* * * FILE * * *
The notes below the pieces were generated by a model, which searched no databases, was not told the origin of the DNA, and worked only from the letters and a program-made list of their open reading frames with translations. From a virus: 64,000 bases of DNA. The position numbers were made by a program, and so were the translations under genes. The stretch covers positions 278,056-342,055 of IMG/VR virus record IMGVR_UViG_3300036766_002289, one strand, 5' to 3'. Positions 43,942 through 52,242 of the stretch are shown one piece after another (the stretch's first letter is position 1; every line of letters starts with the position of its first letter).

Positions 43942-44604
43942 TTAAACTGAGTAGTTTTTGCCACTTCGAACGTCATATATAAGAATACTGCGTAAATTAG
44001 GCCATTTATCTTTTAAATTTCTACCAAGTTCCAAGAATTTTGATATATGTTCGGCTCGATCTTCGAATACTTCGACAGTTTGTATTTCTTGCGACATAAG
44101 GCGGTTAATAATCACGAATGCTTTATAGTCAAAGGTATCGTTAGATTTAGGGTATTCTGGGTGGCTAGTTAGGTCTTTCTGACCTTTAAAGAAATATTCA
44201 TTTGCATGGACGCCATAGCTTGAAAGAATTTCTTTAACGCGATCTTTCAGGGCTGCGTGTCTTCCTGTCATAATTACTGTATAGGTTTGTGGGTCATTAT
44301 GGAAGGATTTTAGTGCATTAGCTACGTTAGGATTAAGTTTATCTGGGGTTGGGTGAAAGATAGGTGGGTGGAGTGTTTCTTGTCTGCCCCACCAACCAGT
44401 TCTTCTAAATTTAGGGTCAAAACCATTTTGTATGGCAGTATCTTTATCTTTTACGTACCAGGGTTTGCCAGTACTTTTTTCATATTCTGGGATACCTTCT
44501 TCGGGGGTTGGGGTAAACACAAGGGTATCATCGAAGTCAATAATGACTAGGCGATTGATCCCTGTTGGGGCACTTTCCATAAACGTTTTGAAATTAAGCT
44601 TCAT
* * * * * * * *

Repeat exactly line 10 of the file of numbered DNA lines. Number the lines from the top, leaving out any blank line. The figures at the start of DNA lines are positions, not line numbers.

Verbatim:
44601 TCAT